April 21, 2017
Credit: W. M. KECK OBSERVATORY
Credit: ESA/HUBBLE, NASA, SLOAN DIGITAL SKY SURVEY, PALOMAR OBSERVATORY/CALIFORNIA INSTITUTE OF TECHNOLOGY
Credit: W. M. KECK OBSERVATORY
Mari-Ela Chock, Communications Officer
W. M. Keck Observatory
Ariel Goobar, Lead Author
Oskar Klein Centre at Stockholm University, Sweden
+46 8 5537 8659
Maunakea, Hawaii– Scientists will now be able to measure how fast the universe is truly expanding with the kind of precision not possible before.
This, after an international team of astronomers led by Stockholm University, Sweden, captured four distinct images of a gravitationally lensed type Ia supernova, named iPTF16geu.
To get a high-resolution view, the discovery team used the W. M. Keck Observatory’s OSIRIS and NIRC2 instruments with laser-guided adaptive optics at near-infrared wavelengths.
The resolution of the Keck adaptive optics images was equivalent to being able to distinguish the individual headlights of a car in San Francisco as viewed from Hawaii. The measurements confirmed the four separate images originated from iPTF16geu and that its light traveled for 4.3 billion years before reaching Earth.
“Resolving for the first time, multiple images of a strongly lensed supernova is a major breakthrough,” said Ariel Goobar, Professor at the Oskar Klein Centre at Stockholm University and lead author of the study. “We can measure the light-focusing power of gravity more accurately than ever before, and probe physical scales that may have seemed out of reach until now.”
iPTF16geu was initially observed by the intermediate Palomar Transient Factory (iPTF), a Caltech-led international project that uses the Palomar Observatory to scan the skies and discover, in near real-time, fast-changing cosmic events such as supernovas using a fully-automated, wide-field survey.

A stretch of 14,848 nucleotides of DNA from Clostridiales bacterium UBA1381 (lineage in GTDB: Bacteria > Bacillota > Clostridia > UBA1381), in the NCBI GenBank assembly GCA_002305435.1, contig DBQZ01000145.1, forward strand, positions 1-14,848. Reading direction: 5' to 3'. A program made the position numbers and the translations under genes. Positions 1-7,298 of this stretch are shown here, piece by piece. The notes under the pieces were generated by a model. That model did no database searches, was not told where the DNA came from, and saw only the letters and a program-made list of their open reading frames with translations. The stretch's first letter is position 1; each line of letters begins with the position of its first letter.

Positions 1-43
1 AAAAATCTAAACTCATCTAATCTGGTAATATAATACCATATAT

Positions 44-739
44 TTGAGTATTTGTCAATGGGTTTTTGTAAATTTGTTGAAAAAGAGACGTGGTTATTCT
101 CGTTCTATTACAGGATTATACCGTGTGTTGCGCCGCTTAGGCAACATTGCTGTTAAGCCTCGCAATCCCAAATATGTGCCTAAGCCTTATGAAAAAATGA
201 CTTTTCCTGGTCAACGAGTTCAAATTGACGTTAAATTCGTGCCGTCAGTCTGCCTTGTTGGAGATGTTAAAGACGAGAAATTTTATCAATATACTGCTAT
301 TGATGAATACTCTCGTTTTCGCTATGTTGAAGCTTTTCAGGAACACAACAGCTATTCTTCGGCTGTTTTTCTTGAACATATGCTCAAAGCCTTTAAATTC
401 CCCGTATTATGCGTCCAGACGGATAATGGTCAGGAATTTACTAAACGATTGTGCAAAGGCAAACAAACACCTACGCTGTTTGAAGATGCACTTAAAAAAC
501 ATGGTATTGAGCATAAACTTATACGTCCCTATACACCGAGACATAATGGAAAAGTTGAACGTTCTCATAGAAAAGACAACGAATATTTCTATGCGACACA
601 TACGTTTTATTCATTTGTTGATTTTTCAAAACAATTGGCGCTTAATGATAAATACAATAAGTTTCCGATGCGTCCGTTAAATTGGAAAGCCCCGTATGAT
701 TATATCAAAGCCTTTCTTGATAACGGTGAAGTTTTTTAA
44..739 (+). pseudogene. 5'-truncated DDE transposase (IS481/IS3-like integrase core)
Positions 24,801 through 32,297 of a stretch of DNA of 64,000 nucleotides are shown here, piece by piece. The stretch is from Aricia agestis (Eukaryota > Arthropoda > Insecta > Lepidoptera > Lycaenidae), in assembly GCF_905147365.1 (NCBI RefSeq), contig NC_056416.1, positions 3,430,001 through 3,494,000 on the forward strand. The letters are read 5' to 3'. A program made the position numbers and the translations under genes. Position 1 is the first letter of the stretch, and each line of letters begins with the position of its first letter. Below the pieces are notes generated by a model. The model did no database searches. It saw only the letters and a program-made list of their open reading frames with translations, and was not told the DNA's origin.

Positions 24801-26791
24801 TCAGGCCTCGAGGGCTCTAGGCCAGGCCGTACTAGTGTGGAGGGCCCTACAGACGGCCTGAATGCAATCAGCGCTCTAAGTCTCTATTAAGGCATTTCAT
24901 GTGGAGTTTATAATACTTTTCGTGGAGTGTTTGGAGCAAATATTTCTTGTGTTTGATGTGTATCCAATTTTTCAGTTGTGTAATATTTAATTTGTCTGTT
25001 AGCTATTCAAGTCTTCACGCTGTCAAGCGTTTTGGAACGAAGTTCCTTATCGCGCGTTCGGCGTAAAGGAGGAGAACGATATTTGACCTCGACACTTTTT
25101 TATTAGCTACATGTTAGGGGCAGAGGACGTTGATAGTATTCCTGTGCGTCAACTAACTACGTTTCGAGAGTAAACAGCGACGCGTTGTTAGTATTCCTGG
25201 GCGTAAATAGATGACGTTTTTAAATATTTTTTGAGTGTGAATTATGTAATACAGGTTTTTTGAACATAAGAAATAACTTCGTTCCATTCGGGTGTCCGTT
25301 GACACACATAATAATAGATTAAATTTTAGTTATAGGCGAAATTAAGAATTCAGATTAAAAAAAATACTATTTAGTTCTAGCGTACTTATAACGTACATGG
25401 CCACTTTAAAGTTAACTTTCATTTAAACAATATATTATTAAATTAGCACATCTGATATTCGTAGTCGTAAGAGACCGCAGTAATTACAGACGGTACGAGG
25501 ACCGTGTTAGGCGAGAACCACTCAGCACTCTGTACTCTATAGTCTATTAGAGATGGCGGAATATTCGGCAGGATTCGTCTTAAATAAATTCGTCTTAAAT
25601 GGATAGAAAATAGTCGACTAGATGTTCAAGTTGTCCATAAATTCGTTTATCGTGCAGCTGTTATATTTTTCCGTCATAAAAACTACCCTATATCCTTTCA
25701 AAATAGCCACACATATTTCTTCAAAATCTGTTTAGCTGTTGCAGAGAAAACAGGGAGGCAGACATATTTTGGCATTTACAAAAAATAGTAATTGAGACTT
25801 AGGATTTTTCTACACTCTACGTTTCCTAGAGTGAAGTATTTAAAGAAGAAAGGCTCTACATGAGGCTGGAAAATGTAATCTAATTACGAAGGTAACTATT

It took some of the world’s leading telescopes to gather more detailed information about iPTF16geu. In addition to Keck Observatory, the discovery team also used the NASA/ESA Hubble Space Telescope and the European Southern Observatory (ESO) Very Large Telescope in Chile.
“The discovery of iPTF16geu is truly like finding a somewhat weird needle in a haystack,” said Rahman Amanullah, co-author and research scientist at Stockholm University. “It reveals to us a bit more about the Universe, but mostly triggers a wealth of new scientific questions.”
Astronomers detect thousands of supernova every year, but only a few of those found are gravitationally-lensed. Because they are only visible for a short time, spotting them can be difficult.
“iPTF is known for finding supernova candidates, but the key is to image them with Keck Observatory’s cutting-edge adaptive optics while the supernova is still bright,” said Shri Kulkarni, John D. and Catherine T. MacArthur Professor of Astronomy and Planetary Science and co-author of the study. “Thanks to Keck Observatory’s ability to respond to such supernova events on short notice, the discovery team was able to produce fine images, which allowed them to successfully observe the light rise and fall from each of iPTF16geu’s four images.”
Standard Candle Sheds New Light on Expansion of Universe
This discovery is highly interesting to scientists because type Ia supernovas can be used as a “standard candle” to calculate galactic distances.
A standard candle is an astrophysical object that emits a certain, known amount of light. In this case, the object is a type Ia supernova, a class of dying stars that always explode with the same absolute brightness. If astronomers know such an object’s true luminosity, they can infer its distance from Earth. The dimmer the object, the farther away it is.